http://www.wpr.org/shows/old-farm-country-cookbook

Strawberry sandwiches, cherries and chickens were just part of the conversation on today’s Larry Mueller show on Wisconsin Public Radio. My Dad, Jerry Apps, and I talked about our new cookbook – Old Farm Country Cookbook – Recipes, Menus, and Memories. Folks called in with stories about cooking “from scratch”, favorite elderberry blossom pancakes and cherries. We even talked about tips for using bacon grease as a secret ingredient. One caller remembered her grandma used bacon grease to style her hair!

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Authors’ Advice for a Better Writing Life: Read Widely by Marci Glaus

Marci Glaus, from the Wisconsin Department of Public Instruction describes the “Wisconsin Writes” project. Writers describe their own writing process and the importance of reading widely as part of a writer’s life. She mentions my video in her post.

Nerdy Book Club

In an attempt to capture the recursive, complex, messy process we call writing, I started asking authors from my state to do something extremely awkward. I asked them to allow me, and sometimes a small crew, to enter into their personal writing space to film them while they were writing. I also asked them talk out loud about what they were doing in real time. I figured most authors would refuse or just ignore my queries, but to my surprise, almost all of them enthusiastically agreed.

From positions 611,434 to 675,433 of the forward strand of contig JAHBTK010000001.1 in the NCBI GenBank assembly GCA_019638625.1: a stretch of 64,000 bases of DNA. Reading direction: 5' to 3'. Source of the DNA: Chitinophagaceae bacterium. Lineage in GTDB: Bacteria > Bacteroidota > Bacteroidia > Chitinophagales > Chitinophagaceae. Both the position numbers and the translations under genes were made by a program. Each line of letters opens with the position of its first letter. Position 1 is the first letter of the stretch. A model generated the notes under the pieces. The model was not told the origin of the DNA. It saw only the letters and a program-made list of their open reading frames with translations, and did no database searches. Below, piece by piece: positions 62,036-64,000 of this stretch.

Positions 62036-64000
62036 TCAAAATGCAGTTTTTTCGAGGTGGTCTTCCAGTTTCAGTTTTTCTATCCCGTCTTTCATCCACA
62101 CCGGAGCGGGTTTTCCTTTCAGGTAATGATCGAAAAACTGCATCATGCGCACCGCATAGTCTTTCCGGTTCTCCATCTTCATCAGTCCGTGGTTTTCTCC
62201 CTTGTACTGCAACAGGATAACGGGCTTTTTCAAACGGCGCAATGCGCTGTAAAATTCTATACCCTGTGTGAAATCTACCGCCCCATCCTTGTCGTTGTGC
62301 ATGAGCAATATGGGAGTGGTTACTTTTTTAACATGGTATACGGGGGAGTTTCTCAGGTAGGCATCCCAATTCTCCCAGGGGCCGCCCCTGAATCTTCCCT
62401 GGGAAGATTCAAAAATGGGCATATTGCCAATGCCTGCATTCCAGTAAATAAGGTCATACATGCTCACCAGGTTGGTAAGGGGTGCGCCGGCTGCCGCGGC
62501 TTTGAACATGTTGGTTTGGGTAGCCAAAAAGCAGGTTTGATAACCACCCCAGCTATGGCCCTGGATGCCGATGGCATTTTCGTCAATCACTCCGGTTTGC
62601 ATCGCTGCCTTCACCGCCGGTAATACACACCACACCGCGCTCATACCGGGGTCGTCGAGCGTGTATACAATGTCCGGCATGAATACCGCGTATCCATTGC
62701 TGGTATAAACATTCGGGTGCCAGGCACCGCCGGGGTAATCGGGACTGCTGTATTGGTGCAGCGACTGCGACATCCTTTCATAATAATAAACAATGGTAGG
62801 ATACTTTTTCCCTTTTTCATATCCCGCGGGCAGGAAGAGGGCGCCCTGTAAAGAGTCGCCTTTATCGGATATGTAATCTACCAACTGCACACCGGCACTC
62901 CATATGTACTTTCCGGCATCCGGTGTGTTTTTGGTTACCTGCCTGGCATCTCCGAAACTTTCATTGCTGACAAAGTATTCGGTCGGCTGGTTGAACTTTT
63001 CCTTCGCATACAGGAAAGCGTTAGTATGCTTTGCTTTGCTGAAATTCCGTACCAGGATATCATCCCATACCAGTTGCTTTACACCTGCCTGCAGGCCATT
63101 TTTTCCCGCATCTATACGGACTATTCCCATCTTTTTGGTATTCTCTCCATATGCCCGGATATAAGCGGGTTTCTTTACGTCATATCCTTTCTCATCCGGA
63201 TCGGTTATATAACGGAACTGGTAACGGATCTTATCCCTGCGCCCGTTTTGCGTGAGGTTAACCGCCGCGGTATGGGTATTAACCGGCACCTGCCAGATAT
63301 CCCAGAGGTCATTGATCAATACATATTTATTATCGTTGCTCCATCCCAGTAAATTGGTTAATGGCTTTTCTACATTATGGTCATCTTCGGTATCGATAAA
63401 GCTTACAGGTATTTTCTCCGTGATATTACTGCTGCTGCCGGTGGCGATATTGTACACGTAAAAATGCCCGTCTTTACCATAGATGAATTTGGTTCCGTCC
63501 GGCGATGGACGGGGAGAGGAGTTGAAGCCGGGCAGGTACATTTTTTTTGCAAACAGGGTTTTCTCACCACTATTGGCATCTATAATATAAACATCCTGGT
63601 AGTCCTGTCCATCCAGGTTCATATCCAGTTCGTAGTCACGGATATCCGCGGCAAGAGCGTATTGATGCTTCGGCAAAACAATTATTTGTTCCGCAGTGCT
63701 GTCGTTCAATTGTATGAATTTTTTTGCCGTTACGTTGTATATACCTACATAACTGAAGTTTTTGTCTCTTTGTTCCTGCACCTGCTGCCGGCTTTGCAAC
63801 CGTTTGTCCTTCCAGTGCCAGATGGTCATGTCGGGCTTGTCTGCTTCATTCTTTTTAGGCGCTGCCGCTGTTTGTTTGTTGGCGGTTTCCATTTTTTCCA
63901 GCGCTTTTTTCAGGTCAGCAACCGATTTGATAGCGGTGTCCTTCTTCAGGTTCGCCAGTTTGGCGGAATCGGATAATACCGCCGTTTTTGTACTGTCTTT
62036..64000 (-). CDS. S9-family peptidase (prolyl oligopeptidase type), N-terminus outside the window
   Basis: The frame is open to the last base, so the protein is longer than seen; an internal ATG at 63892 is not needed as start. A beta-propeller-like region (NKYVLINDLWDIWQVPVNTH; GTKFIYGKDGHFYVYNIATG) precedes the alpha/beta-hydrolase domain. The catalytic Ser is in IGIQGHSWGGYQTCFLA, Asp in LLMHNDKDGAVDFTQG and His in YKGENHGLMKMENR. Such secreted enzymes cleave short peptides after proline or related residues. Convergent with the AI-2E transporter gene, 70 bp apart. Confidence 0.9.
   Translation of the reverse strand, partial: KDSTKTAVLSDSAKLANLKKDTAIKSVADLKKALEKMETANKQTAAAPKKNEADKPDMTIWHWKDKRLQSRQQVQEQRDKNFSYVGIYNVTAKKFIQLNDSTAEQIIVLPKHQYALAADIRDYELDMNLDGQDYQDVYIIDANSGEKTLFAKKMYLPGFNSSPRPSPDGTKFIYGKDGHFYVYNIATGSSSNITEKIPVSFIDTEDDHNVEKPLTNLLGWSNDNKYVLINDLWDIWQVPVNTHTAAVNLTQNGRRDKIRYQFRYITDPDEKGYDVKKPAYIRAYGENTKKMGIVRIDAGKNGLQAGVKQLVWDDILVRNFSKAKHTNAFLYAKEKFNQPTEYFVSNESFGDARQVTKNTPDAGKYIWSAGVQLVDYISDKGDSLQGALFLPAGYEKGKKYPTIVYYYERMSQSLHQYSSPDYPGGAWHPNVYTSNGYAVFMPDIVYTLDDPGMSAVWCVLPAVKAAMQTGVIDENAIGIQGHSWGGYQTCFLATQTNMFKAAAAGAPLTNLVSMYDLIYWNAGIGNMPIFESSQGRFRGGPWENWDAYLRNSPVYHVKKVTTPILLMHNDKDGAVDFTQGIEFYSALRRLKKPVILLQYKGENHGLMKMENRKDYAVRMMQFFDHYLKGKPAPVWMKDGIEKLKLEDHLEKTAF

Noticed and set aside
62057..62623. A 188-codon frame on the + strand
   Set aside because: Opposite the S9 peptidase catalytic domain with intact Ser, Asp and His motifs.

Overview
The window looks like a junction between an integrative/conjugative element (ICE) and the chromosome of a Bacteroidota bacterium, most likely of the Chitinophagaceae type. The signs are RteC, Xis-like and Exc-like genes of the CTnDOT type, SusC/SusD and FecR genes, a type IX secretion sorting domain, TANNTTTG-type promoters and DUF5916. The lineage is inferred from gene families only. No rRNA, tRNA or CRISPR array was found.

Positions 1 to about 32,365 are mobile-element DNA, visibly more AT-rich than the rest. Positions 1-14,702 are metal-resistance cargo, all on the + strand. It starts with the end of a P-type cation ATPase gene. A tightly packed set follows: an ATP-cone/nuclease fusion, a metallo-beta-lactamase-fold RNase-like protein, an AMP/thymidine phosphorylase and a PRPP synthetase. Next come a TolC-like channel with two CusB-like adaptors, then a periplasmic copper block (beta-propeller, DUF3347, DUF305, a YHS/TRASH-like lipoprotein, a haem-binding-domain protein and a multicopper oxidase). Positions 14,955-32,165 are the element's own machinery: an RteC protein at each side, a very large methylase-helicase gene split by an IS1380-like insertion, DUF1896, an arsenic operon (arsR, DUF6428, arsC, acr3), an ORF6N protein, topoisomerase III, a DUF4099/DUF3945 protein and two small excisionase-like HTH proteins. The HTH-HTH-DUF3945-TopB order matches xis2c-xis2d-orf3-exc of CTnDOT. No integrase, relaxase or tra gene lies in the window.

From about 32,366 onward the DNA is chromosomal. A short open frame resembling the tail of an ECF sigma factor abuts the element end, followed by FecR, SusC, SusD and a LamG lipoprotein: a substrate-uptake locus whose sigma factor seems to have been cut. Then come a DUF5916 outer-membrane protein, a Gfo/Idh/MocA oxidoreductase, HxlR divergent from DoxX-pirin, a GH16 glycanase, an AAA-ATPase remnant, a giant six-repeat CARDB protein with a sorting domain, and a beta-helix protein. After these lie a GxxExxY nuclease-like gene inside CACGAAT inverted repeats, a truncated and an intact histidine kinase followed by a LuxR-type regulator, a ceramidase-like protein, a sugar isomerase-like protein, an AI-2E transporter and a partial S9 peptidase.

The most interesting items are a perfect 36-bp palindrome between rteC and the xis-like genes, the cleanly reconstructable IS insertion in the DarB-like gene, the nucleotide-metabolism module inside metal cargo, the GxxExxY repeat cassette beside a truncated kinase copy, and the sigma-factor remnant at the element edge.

Since 2015, I have been capturing glimpses into example writing processes of writers from a variety of contexts through a project called Wisconsin Writes. More than 20 authors have shared part of their writing process, involving everything from planning, putting a writing plan into action, editing, or revising. Their thoughts were filmed, edited, and then published as short videos on the Wisconsin Department…

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Wisconsin Writes

“Writers invite teachers and students into their writing process.”

The English Language Arts Division of The Wisconsin Department of Public Instruction is involved in a project that helps students understand the writing process. Students watch videos of Wisconsin authors talk about the writing they are currently working on. The videos describe how writers get ideas, write first drafts, revise and edit, organize their writing, and more!
What a great project! Thanks to Marci Glaus, Education Consultant at Wisconsin Department of Public Instruction.
My video is the most recent to be added to the website. I hope students find it interesting and helpful to hear that I feel the same way they do when I write!

Here is a link:

https://dpi.wi.gov/wisconsin-writes

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Children’s Writing Workshop

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This past Saturday, I led a writing workshop for children – ages 7-12 in Edgerton, WI. The workshop attendees were very interested in the writing process and some brought samples of their own stories to share! We had lots of fun talking about how writers get ideas and use their imagination. We used mentor texts to discuss how stories are organized and what works in a good story. Each writer left with their own journal to start recording their thoughts and ideas. There was also an adult workshop. Proceeds from the workshops benefit the 2016 Sterling North Book & Film Festival, to be held Nov. 5 in Edgerton.